Surfer Butts Could Hold Clues About Antibiotic Resistance

What better place to look?

Scientists studying superbugs are reaching deep for data. Specifically in, ahem, surfer’s rectums.

The antibiotic-resistant bacteria, which constitute one of the greatest health threats to humans today, are lurking in our oceans, largely owing to improper sewage disposal and other pollution. Scientists who study antibiotic resistance needed to find a sample of people who were frequently exposed to the polluted water. The answer was simple: surfers, who swallow an estimated ten times more water than the average beachgoer. Unfortunately for the surfers, superbugs are best studied in the gut — which is most easily reached via a rectal swab.

“We’ve already shown that this water may contain antibiotic resistant bacteria, but we have no idea how this might affect the microbes that live in our guts, or how it could impact upon health,” said research Anne Leonard of the University of Exeter Medical School, who is leading the aptly named Beach Bums study. She’s teamed up with the charity Surfers Against Sewage, which campaigns to protect U.K. oceans and beaches, to recruit at least 150 surfers and body boarders for the study. They’re also asking the surfers to bring friends who don’t surf, as a control group. 

The World Health Organization considers antimicrobial resistance a serious threat to global public health. A 2014 report states: “A post-antibiotic era — in which common infections and minor injuries can kill — far from being an apocalyptic fantasy, is instead a very real possibility for the 21st century.” Bacteria, parasites, viruses, and fungi are increasingly showing resistance to drugs. The WHO has already confirmed that the drug of last resort for the STI gonorrhea, caused by a bacterial infection, is failing in several countries. Urinary tract infections caused by the common bacteria E. coli are also becoming increasingly untreatable, as are the severe infections caused by Staphylococcus aureus, a bacteria often found throughout healthcare facilities. Multidrug-resistant tuberculosis is also becoming a serious threat, requiring much longer treatment time and more extensive resources to treat.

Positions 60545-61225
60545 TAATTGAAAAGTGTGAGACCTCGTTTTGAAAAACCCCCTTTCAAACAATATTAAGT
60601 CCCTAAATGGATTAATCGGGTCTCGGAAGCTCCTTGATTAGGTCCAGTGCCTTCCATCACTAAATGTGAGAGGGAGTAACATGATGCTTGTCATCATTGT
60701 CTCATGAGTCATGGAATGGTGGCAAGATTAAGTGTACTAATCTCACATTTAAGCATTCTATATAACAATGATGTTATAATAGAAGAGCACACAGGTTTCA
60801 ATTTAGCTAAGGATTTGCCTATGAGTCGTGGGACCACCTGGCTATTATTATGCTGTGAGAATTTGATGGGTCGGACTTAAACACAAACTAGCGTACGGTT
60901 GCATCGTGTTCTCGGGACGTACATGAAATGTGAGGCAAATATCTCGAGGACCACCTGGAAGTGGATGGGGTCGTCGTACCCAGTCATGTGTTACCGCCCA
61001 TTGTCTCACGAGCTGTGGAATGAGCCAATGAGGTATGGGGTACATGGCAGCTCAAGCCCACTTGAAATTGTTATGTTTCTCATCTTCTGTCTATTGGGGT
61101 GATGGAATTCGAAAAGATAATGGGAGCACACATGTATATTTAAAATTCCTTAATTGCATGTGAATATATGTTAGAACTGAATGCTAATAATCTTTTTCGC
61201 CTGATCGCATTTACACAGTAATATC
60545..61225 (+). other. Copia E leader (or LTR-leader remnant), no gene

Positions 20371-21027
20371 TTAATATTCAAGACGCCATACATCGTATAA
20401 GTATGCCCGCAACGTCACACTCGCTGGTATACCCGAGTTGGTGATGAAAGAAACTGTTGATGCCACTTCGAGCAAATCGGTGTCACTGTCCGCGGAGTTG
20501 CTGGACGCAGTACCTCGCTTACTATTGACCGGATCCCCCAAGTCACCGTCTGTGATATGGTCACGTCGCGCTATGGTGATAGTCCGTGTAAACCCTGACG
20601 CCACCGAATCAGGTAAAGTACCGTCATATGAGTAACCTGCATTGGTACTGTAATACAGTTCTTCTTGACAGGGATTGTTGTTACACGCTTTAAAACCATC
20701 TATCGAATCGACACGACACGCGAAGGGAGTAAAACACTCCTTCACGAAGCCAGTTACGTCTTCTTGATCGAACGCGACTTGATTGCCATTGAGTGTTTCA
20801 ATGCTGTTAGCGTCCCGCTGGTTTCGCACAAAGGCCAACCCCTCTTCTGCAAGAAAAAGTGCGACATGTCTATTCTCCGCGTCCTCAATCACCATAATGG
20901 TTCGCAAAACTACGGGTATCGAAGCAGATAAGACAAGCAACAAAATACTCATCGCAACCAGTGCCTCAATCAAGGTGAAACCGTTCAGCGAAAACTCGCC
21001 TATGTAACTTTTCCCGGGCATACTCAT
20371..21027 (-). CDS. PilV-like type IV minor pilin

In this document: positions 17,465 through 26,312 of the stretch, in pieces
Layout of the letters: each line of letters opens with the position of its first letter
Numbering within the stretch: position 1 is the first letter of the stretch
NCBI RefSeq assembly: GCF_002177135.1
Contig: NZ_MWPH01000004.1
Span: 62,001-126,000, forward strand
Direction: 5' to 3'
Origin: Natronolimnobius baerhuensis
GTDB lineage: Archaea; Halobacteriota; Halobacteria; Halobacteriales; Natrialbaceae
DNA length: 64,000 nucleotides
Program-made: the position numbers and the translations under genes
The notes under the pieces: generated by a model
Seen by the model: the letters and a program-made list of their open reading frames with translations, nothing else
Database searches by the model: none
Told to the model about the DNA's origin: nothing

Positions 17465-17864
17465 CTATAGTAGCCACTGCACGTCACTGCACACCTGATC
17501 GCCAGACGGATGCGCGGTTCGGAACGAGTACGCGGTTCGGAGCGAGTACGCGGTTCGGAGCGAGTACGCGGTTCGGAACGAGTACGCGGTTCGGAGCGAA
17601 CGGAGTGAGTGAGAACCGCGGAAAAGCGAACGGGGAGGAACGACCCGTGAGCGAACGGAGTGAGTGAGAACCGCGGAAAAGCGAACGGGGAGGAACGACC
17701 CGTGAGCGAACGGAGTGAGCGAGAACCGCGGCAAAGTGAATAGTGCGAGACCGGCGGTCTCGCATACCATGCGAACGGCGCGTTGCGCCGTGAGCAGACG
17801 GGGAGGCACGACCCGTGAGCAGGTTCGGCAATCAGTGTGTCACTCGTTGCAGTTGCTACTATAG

Multidrug resistance isn’t going to be easy to contain. Doing so will require the concerted effort of multiple nations in regulating the use of broadly used antibiotics in animal farming, ensuring populations are properly vaccinated, and ensuring antibiotics are only prescribed and used when absolutely necessary. U.K. surfer’s backsides are but one front in that battle.

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